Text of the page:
6 Artists

6 Artists

Poetry of Discarded Materials

In a time where consumerism only seems to be growing, it is inspiring to observe these six artists – such as Tara Donovan and Piet Hein Eek – who have made discarded, everyday materials the centre of their work. Watch their approach to re-using materials.

“The materials wait to be used again.” British sculptor Phyllida Barlow (b.1944) uses materials from her former sculptures – from their experimental stage. To Barlow, sculpturing is not about perfection but about recovering lost moments.

Flexibility is key to American artist Elliott Hundley (b. 1975), who uses materials he’s found washed up on a beach in his artwork. Wrapping paper, rocks and beads are all part of a magnificent collage pieced together by chicken wire and straight pins.

“In a way the artist works with remnants, society’s remnants.” Danish poet, writer and artist Morten Søkilde (b. 1974) dubs himself “a thing-finder” and uses these things he finds on e.g. the street to create his poetic, dream-like miniature models. When re-using materials in such a manner, there are suddenly infinite possibilities, and one’s own ideas are the only limitation.

American fabric sculptor and performance artist Nick Cave (b. 1959) describes his art as “a second skin that hides gender, race, class.” An array of discarded materials makes up his artwork, and he often frequents thrift stores and flea markets, searching for something “that has a pulse to it” and can be the beginning of something new.

“It always starts with material,” says Dutch designer Piet Hein Eek (b. 1967), who uses e.g. scrap wood to build furniture – his goal being to optimize and take maximum advantage of the things around him. Starting out, people thought he was crazy to use leftover-material, but his approach has now set a new trend.

American artist Tara Donovan (b. 1969) was initially drawn to everyday materials – such as straws – because they were easily accessible, inexpensive and mass-produced. She works to the point where the flexible material, which makes up her magical sculptures, transcends itself, thus creating a sort of artistic structure.

All interviews by Marc-Christoph Wagner, Christian Lund and Jonas Hjorth, Louisiana Museum of Modern Art.

Produced by: Marc-Christoph Wagner
Edited by: Klaus Elmer
Copyright: Louisiana Channel, Louisiana Museum of Modern Art, 2015

Supported by Nordea-fonden

  • Karl Ove Knausgård

    On 'Madame Bovary'

    “This controlled perfection, that I usually don’t like, elevates it.” Karl Ove Knausgård – author of ‘My Struggle’ – here shares his love of the classic novel ‘Madame Bovary’ by Gustave Flaubert, which he has read three times at different stages of his life.

  • Günther Uecker

    Advice to the Young

    German artist Günther Uecker (b. 1930) – one of the most prominent members of the ZERO Group – here stresses the importance of not adhering to the conventions of society, but to follow one’s own voice: “Don’t rush to the guillotine, assert yourself first.”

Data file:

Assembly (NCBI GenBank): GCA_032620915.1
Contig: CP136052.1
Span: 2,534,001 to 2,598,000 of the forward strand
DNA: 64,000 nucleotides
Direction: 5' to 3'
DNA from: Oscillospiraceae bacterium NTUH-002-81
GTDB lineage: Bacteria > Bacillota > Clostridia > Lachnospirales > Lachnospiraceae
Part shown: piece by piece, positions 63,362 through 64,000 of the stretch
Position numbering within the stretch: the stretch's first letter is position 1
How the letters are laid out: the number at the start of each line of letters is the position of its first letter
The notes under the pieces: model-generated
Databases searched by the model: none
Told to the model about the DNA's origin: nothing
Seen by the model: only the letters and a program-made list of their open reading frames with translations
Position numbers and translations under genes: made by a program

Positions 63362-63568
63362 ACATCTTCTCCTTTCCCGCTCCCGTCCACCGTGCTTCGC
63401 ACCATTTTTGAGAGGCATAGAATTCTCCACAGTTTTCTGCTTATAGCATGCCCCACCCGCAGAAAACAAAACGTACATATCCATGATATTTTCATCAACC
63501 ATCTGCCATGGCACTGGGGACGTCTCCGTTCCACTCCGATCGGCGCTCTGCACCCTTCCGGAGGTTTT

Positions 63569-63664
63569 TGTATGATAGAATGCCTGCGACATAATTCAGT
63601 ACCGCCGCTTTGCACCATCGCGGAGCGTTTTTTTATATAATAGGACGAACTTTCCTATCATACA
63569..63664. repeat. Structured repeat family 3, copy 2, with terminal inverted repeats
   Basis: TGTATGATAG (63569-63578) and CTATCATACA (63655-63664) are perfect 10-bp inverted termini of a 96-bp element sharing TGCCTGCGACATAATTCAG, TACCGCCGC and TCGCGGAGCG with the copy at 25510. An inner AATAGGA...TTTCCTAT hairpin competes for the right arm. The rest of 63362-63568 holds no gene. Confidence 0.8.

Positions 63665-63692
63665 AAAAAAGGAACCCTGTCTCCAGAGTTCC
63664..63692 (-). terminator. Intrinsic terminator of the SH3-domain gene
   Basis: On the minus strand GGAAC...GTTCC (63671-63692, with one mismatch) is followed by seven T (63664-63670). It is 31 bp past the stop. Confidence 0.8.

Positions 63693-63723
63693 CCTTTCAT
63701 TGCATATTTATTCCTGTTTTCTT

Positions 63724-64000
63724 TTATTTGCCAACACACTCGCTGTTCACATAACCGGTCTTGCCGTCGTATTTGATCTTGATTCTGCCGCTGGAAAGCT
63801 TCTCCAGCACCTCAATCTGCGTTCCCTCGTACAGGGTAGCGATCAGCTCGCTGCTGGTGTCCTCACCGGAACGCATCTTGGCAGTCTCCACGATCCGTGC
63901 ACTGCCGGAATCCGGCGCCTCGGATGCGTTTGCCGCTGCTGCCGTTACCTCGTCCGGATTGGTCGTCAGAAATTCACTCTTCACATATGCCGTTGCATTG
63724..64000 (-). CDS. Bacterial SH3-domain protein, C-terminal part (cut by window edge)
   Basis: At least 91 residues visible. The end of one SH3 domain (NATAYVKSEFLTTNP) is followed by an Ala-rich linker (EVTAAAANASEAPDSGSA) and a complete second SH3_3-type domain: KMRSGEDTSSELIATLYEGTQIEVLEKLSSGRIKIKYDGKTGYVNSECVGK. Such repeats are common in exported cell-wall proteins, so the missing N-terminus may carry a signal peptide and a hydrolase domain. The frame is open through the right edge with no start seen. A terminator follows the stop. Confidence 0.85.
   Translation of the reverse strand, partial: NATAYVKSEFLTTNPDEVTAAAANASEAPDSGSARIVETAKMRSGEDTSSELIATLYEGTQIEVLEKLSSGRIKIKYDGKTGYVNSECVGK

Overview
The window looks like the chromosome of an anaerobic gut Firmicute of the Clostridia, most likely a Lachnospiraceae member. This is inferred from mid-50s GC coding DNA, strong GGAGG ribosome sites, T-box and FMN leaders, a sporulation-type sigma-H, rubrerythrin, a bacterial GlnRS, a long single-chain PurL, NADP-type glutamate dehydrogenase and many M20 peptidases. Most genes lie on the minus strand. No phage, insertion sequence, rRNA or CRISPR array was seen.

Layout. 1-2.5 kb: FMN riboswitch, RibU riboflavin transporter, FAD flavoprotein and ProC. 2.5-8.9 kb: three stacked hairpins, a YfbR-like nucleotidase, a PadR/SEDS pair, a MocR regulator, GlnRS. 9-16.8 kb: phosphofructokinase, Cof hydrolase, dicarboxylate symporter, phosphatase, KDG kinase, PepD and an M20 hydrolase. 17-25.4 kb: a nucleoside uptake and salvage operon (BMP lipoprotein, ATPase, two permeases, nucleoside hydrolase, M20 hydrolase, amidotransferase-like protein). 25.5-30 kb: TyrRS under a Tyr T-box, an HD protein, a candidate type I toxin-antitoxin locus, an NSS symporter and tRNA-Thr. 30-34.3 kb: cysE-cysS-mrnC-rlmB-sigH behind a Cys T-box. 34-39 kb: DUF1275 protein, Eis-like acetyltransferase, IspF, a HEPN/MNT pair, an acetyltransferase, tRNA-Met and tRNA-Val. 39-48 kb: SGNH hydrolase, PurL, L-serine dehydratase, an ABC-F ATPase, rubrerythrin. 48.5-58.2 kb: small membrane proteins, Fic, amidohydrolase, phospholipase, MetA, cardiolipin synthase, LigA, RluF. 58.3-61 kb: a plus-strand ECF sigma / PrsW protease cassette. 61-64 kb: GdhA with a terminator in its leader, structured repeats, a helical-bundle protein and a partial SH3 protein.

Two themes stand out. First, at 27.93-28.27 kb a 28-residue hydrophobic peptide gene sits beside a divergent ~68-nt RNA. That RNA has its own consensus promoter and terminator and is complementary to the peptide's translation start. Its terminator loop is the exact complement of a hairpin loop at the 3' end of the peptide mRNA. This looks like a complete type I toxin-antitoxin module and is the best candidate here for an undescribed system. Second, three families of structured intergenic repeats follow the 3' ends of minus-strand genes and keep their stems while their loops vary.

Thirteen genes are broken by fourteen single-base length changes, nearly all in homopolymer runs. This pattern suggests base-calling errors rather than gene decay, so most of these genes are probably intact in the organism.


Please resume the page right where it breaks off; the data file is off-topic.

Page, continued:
• Günther Uecker

    Poetry Made with a Hammer

    “We need images to cross the boundary of the unutterable.” The moving story of Günther Uecker – a legendary German artist, who expresses his artistic belief by means of a hammer and nails, thus reflecting his dark experiences from World War II.

  • Sambuichi

    Sun, Water and Air

    Travel through an enchanting sea of light and darkness orchestrated by the praised Japanese architect Hiroshi Sambuichi. He here shares his thoughts behind the wondrous water and light installation set in an old underground water reservoir.

  • Orhan Pamuk

    Do Not Hope for Continuity

    “I ran away, but I returned, and I will continue to tell its story. It’s natural that I write about it because this is the best place I know.” Watch Nobel Prize-winning novelist Orhan Pamuk in this interview about his relationship with Istanbul – now and then.

  • Mette Winckelmann

    Woman to Woman

    ”You must evaluate whether the system you’re part of could be effectuated differently.” Meet artist Mette Winckelmann, who believes that abstract painting communicates deeper than language, and explore her visual take on gender politics.

  • Wang Shu

    Architecture is a Job for God

    The Chinese architect Wang Shu’s buildings – a crossover between traditional Chinese culture and large-scale modern architecture – have earned him prestigious awards. “Democracy means a really diverse society,” says the architect in this inspiring interview.

  • Margrethe Odgaard

    Colour Diary of New York

    Becoming more aware of your surroundings can “open a new dimension inside as well as outside yourself.” Meet award-winning Danish designer Margrethe Odgaard who has trained herself to register the world through colours.

  • Adam Caruso

    Novelty is nonsense

    "The European city is one of the great human inventions!” Adam Caruso advocates building with a deep sense of history and tradition. Meet the architect behind the award-winning Tate Britain conversion and numerous Gagosian galleries.

  • Thomas Hirschhorn

    A World of Collage

    Swiss artist Thomas Hirschhorn juxtaposes pixelated images from the media. His works are not about technology, says the artist: “I try to give form to what I can’t accept: that someone else can decide for me what I should do, see or think.”

  • Jonathan Safran Foer

    On Donald Trump

    Jonathan Safran Foer, star of American literature, offers interesting views on America’s new president and the consequences Trump will have on American culture. "The place for literature may be even more important than before," he says.

  • Dorte Mandrup

    Where Place Meets Sculpture

    Rising from the landscape in a place rich with materiality and history sits architect Dorte Mandrup’s new Wadden Sea Centre. Meet the renowned architect and see a building were “everything comes together.”